The spending bill, however, took another six months before it became law last December, and in that time, the Pentagon — independent of any known pressure from Perdue — announced it would spare Georgia's military projects from cuts related to the border wall.

Georgia's military projects were back on the chopping block by February 2020, however, when Trump tried once again to appropriate border wall funds.

Perdue, who received private briefings on the emergent coronavirus pandemic that same month — and made a series of strikingly well-timed stock transactions — did not challenge Trump on the funding question. Instead, he pointed to Senate Democrats, despite the fact that Republicans controlled the chamber.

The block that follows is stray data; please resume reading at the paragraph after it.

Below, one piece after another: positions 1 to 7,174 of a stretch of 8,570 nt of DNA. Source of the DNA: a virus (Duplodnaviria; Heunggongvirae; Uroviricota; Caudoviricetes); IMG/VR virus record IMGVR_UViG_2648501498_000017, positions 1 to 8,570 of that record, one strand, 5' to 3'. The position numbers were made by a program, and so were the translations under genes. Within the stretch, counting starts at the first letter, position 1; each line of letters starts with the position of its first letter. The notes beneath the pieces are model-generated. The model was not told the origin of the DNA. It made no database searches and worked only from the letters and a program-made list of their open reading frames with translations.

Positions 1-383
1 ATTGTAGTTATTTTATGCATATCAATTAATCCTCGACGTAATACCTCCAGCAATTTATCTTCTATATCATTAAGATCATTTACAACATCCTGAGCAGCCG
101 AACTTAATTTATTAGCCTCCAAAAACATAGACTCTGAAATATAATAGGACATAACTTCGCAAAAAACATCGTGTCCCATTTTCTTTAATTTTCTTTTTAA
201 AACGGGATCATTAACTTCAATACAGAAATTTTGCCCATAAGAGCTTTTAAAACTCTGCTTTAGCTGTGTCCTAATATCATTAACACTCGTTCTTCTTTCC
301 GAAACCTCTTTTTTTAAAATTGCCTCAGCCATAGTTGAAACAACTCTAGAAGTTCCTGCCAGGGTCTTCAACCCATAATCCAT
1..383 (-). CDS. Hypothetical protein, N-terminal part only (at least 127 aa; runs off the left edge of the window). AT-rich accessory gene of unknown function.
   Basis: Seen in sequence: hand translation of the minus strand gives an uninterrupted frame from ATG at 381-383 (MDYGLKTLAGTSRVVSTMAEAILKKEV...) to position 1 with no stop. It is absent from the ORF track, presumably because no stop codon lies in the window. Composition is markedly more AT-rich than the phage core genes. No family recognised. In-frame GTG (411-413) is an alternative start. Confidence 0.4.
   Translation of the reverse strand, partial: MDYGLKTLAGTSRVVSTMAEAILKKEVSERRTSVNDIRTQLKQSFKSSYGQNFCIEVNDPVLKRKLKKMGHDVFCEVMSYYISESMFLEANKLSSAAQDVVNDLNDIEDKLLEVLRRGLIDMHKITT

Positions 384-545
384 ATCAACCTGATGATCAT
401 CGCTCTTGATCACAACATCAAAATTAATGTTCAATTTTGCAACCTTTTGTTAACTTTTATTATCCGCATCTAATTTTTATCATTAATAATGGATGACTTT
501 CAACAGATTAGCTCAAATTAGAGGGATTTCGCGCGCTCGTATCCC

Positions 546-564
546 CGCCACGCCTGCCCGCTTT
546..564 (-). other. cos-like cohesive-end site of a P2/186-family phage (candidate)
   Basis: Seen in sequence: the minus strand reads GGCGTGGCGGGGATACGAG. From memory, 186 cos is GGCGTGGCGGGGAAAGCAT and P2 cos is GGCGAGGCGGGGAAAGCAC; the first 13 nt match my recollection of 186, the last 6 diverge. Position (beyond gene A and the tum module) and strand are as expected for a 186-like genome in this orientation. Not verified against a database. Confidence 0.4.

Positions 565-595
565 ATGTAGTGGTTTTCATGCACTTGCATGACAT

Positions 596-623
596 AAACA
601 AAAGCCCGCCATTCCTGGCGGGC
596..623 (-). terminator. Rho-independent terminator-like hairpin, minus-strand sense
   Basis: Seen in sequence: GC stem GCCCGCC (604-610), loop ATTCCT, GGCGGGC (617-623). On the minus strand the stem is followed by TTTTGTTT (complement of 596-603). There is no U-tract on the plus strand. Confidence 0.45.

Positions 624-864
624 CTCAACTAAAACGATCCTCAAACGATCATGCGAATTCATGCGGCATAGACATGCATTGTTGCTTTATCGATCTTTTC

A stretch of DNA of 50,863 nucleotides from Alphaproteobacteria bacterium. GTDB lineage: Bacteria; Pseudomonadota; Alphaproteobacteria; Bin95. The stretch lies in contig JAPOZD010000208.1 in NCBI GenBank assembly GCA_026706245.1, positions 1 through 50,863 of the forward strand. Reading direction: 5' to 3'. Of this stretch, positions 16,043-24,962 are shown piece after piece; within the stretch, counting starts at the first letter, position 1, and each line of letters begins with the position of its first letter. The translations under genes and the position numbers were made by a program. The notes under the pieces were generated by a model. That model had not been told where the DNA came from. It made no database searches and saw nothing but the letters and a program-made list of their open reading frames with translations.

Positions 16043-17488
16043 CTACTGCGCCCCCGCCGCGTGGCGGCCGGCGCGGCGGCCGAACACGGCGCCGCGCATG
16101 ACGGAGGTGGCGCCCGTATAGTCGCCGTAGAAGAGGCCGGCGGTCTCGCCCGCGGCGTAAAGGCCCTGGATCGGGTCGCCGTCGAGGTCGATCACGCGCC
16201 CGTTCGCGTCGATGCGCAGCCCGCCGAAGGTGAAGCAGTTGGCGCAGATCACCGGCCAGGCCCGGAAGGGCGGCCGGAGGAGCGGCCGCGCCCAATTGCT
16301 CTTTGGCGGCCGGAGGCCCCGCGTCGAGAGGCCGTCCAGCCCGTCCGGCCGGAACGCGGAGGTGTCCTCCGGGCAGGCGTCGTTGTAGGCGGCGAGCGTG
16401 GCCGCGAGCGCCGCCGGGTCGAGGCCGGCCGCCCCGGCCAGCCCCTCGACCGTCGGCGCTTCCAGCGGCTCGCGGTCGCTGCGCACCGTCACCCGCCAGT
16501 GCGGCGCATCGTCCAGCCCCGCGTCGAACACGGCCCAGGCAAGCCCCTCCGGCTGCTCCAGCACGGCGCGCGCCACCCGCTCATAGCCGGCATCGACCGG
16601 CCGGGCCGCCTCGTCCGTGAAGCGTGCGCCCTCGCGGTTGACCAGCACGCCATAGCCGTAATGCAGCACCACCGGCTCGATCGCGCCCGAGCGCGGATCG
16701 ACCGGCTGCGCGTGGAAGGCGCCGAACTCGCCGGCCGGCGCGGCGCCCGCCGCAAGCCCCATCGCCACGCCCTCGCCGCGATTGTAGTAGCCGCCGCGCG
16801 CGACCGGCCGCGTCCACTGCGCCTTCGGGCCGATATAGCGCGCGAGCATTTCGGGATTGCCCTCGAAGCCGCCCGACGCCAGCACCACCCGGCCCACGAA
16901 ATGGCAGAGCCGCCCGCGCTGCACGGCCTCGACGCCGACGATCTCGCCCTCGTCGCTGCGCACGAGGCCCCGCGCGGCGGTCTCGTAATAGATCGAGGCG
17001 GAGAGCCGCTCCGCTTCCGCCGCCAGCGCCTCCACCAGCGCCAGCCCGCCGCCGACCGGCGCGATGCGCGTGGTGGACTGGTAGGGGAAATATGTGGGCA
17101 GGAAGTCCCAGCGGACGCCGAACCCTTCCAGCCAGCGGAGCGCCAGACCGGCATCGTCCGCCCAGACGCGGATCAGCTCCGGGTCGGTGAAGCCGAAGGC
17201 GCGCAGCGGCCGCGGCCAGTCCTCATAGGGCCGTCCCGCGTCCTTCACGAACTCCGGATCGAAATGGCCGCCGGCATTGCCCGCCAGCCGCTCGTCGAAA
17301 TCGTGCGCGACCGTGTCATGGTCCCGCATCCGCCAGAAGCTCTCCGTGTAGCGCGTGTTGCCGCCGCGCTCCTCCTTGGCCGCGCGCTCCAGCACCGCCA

"Senator Perdue prefers that the wall at our southern border be funded through the regular appropriations process, but Senate Democrats have been unwilling to work with us to get that done," Perdue spokeswoman Cherie Gillan told the Atlanta Journal-Constitution at the time.

Meanwhile, the top Republican on the House Armed Services Committee, Rep. Mac Thornberry of Texas, blasted Trump's power grab. He described Trump's attempt to "re-program" funds for the wall as "contrary to Congress's constitutional authority," saying it required Congress "to take action." Unlike Perdue, Thornberry had earlier announced his retirement from Congress, and was not running for re-election in 2020. 

The wall budget has returned to the headlines in recent months. In October, a federal appeals court ruled against Trump's move to redirect military construction funds, after which the Supreme Court agreed to take up the case.